In the early 1960s, Piero Musso – a refrigeration engineer like his father before him – hit on an absolutely revolutionary idea almost by chance. He decided to build a small machine specifically for restaurants and businesses that wanted to make small amounts of ice cream without massive investments in oversized equipment. He went on to develop and patent his brainchild, which quickly turned into his main business activity. His range went from family-sized ice-cream makers to machines for small restaurants and gatherings. By taking part in important international trade fairs, he made his machines known from Europe to Australia and, in the mid-1990s, he took on the challenging American market.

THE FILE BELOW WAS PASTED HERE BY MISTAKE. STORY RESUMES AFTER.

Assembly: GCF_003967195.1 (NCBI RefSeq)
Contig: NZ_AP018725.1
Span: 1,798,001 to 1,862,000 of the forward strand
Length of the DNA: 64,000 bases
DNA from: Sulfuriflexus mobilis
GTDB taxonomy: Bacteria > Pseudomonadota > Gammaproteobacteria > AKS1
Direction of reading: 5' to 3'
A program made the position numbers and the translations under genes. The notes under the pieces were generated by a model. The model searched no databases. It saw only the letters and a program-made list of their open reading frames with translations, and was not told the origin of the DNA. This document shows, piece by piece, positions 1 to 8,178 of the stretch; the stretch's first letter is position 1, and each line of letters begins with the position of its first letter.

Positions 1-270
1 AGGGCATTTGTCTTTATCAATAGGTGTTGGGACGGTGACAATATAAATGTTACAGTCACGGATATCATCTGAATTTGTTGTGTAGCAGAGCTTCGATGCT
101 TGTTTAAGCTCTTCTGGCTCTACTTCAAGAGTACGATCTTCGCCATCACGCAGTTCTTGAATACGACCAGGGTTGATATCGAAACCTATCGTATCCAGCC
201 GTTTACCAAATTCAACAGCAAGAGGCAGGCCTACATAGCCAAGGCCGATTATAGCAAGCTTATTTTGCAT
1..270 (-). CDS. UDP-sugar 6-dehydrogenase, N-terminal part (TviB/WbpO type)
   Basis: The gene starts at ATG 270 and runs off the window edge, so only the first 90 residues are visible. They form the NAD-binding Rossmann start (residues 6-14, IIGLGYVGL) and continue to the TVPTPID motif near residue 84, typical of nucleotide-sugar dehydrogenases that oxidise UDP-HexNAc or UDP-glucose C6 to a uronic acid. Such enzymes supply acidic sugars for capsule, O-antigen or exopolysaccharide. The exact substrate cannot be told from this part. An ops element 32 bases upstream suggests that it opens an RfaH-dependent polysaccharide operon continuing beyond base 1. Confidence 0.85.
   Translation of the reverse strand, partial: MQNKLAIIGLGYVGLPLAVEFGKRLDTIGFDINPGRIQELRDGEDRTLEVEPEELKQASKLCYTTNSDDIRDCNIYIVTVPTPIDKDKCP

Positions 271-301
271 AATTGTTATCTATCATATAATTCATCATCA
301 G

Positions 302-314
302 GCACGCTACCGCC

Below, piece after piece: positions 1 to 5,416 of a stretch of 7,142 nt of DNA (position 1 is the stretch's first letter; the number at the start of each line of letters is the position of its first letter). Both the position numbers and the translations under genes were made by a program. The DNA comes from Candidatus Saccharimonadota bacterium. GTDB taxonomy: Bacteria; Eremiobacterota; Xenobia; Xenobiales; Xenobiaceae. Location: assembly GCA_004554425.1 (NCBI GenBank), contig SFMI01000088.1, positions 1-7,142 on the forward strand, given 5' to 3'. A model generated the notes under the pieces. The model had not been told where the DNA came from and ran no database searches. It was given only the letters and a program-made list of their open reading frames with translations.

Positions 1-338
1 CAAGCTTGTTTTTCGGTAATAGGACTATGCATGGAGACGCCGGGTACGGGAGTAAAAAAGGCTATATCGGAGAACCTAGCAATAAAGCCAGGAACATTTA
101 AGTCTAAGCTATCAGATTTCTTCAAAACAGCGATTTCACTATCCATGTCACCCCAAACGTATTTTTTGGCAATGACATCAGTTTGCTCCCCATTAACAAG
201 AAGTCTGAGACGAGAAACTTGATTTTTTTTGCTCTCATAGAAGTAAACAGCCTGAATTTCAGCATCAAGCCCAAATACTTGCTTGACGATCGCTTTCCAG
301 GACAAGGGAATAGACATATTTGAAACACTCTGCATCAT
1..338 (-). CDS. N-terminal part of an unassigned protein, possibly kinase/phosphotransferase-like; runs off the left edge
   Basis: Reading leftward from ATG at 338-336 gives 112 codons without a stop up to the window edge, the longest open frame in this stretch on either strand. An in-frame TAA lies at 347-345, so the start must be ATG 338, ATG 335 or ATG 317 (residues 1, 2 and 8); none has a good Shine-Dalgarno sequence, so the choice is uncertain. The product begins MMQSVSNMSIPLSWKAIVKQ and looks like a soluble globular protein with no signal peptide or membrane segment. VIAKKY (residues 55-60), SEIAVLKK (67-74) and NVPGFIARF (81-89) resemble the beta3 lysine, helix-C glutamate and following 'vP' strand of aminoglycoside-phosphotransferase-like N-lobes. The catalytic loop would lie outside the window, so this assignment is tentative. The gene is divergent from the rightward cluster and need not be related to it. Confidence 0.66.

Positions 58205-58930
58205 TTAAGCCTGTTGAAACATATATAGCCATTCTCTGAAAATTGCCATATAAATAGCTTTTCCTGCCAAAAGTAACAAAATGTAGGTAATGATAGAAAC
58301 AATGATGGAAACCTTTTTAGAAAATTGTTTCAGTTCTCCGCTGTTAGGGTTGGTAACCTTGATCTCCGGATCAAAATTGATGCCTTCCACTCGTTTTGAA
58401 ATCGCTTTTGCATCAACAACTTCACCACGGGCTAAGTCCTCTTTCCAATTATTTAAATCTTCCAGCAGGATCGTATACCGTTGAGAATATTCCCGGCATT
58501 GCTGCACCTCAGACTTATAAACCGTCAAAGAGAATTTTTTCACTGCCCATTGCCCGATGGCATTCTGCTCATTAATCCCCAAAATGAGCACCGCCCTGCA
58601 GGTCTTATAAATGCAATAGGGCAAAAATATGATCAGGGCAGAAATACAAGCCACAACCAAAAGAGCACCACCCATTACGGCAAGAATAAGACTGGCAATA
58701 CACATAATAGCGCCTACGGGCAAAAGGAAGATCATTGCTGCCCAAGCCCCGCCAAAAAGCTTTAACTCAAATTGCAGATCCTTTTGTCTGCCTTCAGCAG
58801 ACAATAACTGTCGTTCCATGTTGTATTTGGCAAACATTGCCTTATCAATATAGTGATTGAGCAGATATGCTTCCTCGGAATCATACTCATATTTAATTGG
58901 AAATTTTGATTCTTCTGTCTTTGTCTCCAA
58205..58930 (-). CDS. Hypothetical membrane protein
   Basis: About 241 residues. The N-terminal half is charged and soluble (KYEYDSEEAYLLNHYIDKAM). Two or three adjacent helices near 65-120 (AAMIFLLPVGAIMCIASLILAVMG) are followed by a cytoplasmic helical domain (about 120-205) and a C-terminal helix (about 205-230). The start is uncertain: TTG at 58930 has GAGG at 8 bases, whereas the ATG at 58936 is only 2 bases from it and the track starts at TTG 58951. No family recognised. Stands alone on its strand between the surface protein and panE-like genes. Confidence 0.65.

His transatlantic success transformed him from a small craftsman to small business and his machines were written up by leading international publications, including the New York Times and the Financial Times, to name but a few.
Today in the third millennium, the goals are exactly the same as they were in the early 1960s. Musso aims to strike a balance between the traditional craftsmanship involved in entirely Italian made machines – with all the attention to detail and practicality that entails – and developing new markets and production technology.